Gemstones and Cultures – India

In India, the trade and wearing of gemstones as jewelry have been part of the culture for thousands of years and are inseparable from it. The history of gemstone trading and jewelry making goes back more than five millennia. For 2,000 years, India was considered the only gemstone supplier in the world. Nowhere in the world is the fascination for gemstones and their fortune-bringing properties more pronounced than here.

Known since time immemorial as the “gift of the gods,” they not only adorn deities in temples and the jewels of dancers. Gemstones occupy a firm place in Indian everyday life. Find out here what customs there are in connection with gemstones in India, how their meaning has changed over time and which Indian gemstones caused a stir worldwide.

Indian gemstones – insignia of power

Firmly anchored in Indian everyday life, gemstones already appear in the paintings in the caves of Ajanta and Ellora, which were made between the second and sixth centuries and show the most diverse jewelry. According to ancient Sanskrit sources, gemstones also have a healing effect. In the most famous Indian heroic epic, the Mahabharata, gods know the immortality potion Amrita. According to legend, this consists of pure water, herbal juice, liquid gold and dissolved gemstones.

Jewelry decorated with precious stones was not only worn for the pleasure of adornment, but often revealed something about the social status of the wearer. Mughal emperors and later Indian princes developed a special passion for collecting gemstones. These used gemstones not only to decorate utilitarian objects, but also used them for inlay work on buildings. For example, the Muslim Mughal Shah Jahan had the world-famous Taj Mahal built for his great love Mumtaz Mahal, who died in 1631. In the mausoleum, built of white, black and yellow marble, he had 28 different types of precious stones inserted, including jasper, carnelians, agate, crystal, lapis lazuli, sapphires, coral, garnets, diamonds, onys, blood jasper and many others.

Shah Jahan
Shah Jahan built the Taj Mahal

Gemstones and customs


Numerous Indian customs revolve around the theme of gemstones. One with the most beautiful seeming history is the Navaratna. Navaratna in Sanskrit means something like “nine jewels”. According to Indian astrology, the nine gems are the earthly representation of the planets and lunar nodes and are assigned as follows:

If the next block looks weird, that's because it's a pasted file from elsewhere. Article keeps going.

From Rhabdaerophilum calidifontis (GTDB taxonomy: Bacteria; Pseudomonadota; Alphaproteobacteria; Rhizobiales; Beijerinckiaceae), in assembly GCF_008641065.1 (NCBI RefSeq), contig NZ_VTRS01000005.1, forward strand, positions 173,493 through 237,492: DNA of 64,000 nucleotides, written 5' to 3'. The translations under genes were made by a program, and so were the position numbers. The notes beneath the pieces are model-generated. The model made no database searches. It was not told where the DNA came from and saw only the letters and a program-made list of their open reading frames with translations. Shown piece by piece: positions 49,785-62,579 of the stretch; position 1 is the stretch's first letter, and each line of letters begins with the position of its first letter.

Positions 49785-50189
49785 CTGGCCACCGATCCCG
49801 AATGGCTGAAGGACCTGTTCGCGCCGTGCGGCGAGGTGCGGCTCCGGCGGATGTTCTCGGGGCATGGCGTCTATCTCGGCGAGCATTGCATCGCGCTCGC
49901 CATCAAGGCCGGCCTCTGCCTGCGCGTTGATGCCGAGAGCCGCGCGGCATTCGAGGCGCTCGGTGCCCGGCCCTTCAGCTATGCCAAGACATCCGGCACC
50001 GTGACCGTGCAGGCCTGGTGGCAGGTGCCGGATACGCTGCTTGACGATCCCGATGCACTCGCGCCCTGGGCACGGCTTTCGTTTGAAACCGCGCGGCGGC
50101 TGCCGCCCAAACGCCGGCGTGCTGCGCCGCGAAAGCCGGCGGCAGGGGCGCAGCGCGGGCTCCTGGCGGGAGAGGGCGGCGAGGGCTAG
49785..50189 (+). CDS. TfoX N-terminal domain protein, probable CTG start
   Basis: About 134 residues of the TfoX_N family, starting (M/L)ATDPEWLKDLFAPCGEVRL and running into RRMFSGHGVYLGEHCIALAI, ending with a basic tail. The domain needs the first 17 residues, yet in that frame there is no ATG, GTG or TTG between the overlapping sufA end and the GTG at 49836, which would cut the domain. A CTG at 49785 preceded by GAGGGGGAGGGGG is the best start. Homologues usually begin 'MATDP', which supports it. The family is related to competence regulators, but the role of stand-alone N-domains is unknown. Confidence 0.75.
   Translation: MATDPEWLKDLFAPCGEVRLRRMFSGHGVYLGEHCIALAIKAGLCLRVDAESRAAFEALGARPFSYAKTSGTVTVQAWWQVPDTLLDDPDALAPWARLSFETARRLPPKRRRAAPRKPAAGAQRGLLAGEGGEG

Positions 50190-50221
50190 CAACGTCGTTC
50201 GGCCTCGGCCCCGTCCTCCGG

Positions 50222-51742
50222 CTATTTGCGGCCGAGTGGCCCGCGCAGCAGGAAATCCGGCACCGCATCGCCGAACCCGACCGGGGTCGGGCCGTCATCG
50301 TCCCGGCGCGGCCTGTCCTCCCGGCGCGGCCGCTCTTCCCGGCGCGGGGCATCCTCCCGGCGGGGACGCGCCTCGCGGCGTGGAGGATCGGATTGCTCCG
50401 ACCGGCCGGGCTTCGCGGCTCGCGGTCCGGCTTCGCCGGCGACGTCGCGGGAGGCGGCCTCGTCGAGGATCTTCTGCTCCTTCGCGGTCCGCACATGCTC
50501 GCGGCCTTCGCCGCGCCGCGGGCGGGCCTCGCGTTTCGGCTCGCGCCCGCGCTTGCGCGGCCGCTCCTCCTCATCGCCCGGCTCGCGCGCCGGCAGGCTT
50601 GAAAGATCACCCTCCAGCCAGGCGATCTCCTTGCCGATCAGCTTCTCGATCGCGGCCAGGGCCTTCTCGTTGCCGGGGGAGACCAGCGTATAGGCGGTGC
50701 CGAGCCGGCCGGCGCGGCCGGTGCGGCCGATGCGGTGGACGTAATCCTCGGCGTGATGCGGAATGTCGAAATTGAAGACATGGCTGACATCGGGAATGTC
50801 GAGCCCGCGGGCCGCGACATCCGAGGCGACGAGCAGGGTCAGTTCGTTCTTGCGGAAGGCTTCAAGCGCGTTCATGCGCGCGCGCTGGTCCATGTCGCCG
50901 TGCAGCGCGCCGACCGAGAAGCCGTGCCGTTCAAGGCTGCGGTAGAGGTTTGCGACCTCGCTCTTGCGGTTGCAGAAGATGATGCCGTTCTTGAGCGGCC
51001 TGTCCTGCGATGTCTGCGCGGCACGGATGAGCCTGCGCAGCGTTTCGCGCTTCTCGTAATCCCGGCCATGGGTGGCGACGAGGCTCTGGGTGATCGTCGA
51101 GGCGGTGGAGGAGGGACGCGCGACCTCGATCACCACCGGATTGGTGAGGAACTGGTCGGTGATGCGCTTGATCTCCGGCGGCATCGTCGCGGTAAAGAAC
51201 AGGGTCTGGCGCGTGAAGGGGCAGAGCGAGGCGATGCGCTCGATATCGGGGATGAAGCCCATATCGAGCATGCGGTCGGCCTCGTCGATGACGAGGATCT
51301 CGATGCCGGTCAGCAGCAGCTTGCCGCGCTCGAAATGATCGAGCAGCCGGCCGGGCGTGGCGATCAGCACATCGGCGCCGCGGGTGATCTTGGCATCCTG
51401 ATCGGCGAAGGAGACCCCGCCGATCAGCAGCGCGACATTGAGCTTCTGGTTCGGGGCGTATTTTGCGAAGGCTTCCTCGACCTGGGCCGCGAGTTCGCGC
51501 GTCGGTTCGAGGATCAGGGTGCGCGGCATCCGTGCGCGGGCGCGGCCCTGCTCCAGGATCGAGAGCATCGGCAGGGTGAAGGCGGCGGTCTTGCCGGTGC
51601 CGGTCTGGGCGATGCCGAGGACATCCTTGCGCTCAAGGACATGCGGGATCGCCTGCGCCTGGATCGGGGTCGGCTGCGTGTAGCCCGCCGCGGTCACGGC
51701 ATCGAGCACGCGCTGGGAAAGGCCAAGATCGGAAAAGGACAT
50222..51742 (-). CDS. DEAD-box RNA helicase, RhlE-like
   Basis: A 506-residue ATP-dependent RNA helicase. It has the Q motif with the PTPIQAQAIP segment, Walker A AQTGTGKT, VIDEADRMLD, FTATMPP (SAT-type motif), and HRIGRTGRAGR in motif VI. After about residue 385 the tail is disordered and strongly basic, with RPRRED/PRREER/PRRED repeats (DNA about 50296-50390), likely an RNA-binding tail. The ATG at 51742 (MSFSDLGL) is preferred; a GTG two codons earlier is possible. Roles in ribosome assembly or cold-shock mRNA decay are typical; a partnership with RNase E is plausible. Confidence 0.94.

Ruby / Sun
– Pearl / Moon
– Red Carnelian / Mars
Garnet / Northern lunar node (Rahu)
Blue Sapphire / Saturn
– Cat’s Eye / Southern lunar node (Ketu)
Yellow Sapphire / Jupiter
– Emerald / Mercury
– Diamond / Venus

With the Navaratna, any piece of jewelry can be used as a supporting piece: No matter if ring, bracelet or earrings. The only important thing is that the nine gemstones are present. These give the piece of jewelry its powers, so that it can drive away evil as a talisman.

Indian gemstones worldwide

The Star of India

The Star of India, with a carat weight of 536 ct, is the largest sapphire ever cut in the world. What is striking about this star is that the asterism can be seen from the top as well as the bottom. This sapphire was found about 300 years ago on Sri Lanka and was then transferred to the “American Museum of Natural History” in New York by the financier John Pierpont Morgan in 1901.

The Jewel Heist of the Century

On October 29, 1964, the Star of India, along with other precious stones, was spectacularly stolen from the Museum of Natural History in Manhattan. During normal museum operations, the thieves opened a window in the restrooms through which they entered at night. Once inside the museum, the thieves then allegedly roped themselves into the exhibition hall of the Star of India. This was also the only stone secured by an alarm. However, the alarm was not working on that day, which allowed the thieves to steal not only the Star of India but also 22 other gems at their leisure. Among others, the DeLong Star Ruby, the Midnight Star and the Eagle Diamond were stolen by the thieves. However, two days after the crime, the police were able to convict the thieves. Most of the stolen gems resurfaced two months later in a locker in a Miami bus station. The Eagle diamond, however, remained missing until today.

Star of India (© Daniel Torres)
Koh-i-Noor in the Queen Mary's Crown


The Koh-i-Noor is considered to be the diamond whose existence can be traced back the farthest. According to a myth that is more than 500 years old, the Hindu gods were already quarreling over this gemstone. First mentioned in 1304, the stone became the eye of the peacock of the world-famous Peacock Throne in Delhi. Over the centuries, the stone changed hands quite a few times. In 1850, the stone finally came to Great Britain, where the British Queen Victoria had it recut. The former 185-carat diamond was thereby brought to its present size of 108.93 carats. In 1937, the Koh-i-Noor was adopted into the crown of Queen Elizabeth, who later became the Queen Mother. Since then, the oldest diamond in the world has been on display in the treasury of the British Crown.

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Dr. Thomas Schröck
The Author:

Dr. Thomas Schröck

The founder and managing partner of THE NATURAL GEM has been active in international gemstone trading for 30 years. As a doctor of economics and a certified gemmologist in Switzerland, Germany and the USA, among other countries, he is one of Europe’s leading experts on naturally-coloured, untreated gemstones and investments in them.


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